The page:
Gone are the days that artists risk losing their photographs, sketches, manuscripts or music by storing their creations solely on one piece of hardware (or even more dangerous: paper!). Today’s digital world gives all types of artists ways to share and save their work. Artists have several options for ensuring that their creations never disappear from the world.
1. Back Up Data on an External Hard Drive
Saving everything on a computer, a recording device or a disc means that if anything happens to that item then all its contents are gone forever. External hard drives were created not only as a means to back up data, such as word documents, pictures or music files, but also to serve as a portable storage device with potentially more memory than a laptop or desktop computer. An artist cannot put their painting or sculpture on an external hard drive, but he can save a nearly infinite number of high resolution images of his piece as well as videos of its creation.
2. Back Up Data onto a Free Online File Program
External hard drives are fairly secure because unless someone physically takes them away no one can access the information. The downside is that it must be carried around if an artist needs 24/7 access. Saving files with an online storage program gives artists the ability to view their work from any device with Internet capability. Many companies offer storage for free, according to TripWireMagazine. Free services, however, can’t be held as accountable for the security of the information stored using them.
3. Use a Paid Online File Program
Free online backup programs are great for starving artists, but if someone has the cash and a lot of work to backup, a paid program is the way to go. Paid sites and paid memberships typically offer faster upload speeds and storage space. A site designed specifically for creative types is FileCamp. It has proofing tools, flexible branding capabilities and good security. There is a free trial option but only paid memberships for online backup.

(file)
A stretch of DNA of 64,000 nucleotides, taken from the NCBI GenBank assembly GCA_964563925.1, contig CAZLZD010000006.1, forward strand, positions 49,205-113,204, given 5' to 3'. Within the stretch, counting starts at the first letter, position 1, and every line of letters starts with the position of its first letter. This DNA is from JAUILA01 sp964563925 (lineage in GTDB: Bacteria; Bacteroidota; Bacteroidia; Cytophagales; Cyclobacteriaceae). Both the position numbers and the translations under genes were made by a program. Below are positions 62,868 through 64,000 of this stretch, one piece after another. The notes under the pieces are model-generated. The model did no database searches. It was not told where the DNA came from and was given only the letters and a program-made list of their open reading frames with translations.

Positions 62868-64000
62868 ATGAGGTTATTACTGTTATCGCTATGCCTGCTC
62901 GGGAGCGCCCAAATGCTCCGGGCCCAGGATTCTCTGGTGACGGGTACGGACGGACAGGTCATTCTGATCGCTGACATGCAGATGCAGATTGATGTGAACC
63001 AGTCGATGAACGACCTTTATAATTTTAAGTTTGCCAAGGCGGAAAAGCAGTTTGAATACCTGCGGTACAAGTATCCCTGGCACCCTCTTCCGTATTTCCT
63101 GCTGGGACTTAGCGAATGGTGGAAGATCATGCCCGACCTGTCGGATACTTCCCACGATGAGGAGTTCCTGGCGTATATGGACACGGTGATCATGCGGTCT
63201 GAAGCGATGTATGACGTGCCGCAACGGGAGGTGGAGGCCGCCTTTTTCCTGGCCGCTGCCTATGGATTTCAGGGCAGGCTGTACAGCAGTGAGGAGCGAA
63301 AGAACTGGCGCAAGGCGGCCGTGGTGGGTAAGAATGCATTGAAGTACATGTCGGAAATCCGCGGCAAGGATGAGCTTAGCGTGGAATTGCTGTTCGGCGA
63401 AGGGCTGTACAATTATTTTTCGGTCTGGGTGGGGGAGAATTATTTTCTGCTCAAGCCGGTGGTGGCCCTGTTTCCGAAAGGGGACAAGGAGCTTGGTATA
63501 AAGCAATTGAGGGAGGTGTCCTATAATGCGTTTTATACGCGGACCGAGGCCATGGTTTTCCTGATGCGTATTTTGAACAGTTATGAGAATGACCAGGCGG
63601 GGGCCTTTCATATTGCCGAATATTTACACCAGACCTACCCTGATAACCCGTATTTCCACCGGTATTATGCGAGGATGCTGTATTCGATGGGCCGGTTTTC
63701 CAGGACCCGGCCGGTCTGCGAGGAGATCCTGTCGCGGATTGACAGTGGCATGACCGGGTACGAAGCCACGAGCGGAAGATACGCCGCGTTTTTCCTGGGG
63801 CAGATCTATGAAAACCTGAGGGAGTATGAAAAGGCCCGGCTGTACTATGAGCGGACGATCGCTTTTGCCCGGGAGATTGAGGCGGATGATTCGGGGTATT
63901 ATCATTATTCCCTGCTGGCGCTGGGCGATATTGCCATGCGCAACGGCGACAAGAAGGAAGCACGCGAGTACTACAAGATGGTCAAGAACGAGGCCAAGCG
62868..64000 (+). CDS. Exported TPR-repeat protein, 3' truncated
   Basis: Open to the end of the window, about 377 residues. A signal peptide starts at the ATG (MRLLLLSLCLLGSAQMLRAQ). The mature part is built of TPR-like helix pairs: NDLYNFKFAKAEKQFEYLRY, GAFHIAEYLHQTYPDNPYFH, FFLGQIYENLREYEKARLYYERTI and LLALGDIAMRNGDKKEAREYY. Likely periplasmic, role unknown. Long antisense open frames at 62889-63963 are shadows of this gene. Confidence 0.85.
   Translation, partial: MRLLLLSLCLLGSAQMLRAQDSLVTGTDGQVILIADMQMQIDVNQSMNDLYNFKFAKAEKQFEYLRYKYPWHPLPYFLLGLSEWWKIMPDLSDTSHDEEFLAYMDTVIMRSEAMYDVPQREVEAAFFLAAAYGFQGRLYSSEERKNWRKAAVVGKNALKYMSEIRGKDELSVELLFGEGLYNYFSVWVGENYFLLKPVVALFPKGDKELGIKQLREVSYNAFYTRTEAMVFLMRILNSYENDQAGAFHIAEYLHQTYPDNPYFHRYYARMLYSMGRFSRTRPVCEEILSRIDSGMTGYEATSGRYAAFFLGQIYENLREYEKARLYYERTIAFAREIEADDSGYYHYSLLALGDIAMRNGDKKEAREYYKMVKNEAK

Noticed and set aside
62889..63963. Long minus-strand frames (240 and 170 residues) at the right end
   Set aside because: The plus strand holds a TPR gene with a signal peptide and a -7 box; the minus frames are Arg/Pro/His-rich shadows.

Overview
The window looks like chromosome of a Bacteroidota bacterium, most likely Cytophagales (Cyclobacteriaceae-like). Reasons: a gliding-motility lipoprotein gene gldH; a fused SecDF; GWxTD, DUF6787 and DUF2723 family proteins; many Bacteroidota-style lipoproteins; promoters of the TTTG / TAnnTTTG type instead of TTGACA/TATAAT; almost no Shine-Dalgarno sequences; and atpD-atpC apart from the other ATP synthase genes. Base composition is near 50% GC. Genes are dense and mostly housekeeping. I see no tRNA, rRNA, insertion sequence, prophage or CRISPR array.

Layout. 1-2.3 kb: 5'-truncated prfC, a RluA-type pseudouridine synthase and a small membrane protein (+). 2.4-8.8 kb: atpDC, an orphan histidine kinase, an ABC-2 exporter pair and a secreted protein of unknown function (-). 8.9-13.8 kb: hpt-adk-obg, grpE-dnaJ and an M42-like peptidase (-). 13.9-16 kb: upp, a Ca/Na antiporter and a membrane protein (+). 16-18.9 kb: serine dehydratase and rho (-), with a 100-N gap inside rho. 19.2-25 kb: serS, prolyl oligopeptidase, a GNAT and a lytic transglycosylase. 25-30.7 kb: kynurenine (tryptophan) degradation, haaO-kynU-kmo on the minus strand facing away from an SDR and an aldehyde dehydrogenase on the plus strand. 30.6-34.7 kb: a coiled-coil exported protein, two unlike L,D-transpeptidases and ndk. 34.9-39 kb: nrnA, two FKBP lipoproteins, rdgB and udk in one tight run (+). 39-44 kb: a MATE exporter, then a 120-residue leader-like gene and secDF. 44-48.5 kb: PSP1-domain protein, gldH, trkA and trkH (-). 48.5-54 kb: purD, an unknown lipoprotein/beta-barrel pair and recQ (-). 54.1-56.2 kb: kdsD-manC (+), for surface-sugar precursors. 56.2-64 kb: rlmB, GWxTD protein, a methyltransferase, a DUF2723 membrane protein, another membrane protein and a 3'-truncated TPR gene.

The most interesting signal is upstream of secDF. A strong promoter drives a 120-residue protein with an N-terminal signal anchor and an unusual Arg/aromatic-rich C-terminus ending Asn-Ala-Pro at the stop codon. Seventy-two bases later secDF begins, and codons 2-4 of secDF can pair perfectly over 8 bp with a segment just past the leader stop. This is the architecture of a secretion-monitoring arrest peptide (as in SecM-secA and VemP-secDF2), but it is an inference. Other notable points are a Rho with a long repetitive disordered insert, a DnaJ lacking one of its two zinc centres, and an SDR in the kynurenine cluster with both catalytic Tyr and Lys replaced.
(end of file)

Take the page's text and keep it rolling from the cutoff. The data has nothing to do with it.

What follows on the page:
4. Set Up a Personal Cloud
Companies that give artists online storage with enough space to hold a hard drives’ worth of data can be expensive. An alternative to paying for that service that still gives people instant access online to their files, is setting up a personal cloud. By purchasing the necessary space for around $100, an artist can backup their data and access it from anywhere using any device without monthly charges, according to Time.
5. Share on Social Networks
Social networking sites such as Facebook and Google+ allow artists to upload their graphic designs, videos, photographs and links to music files. The popularity of social networking is fairly secure. Uploads to photo albums and videos never get deleted unless the creator deletes them. This gives artists the opportunity to not only ensure their work never goes away but also to allow as many people as possible to see it. Facebook has 800 million users and Google+ has 100 million and is growing, according to Mashable. All of those people become potential fans, buyers and admirers of an artist’s work once it is shared on a site.
Using an online backup system does have a few drawbacks though. It usually takes longer to upload work to a digital system or a social networking site than it does to save it to a disc. With ever increasing Internet speeds, though, new software and apps like Instagram, that time gap is closing quickly. Storing information online or in multiple places, such as an external hard drive or multiple computers, does increase the risk of theft, but people can encrypt files to protect their art.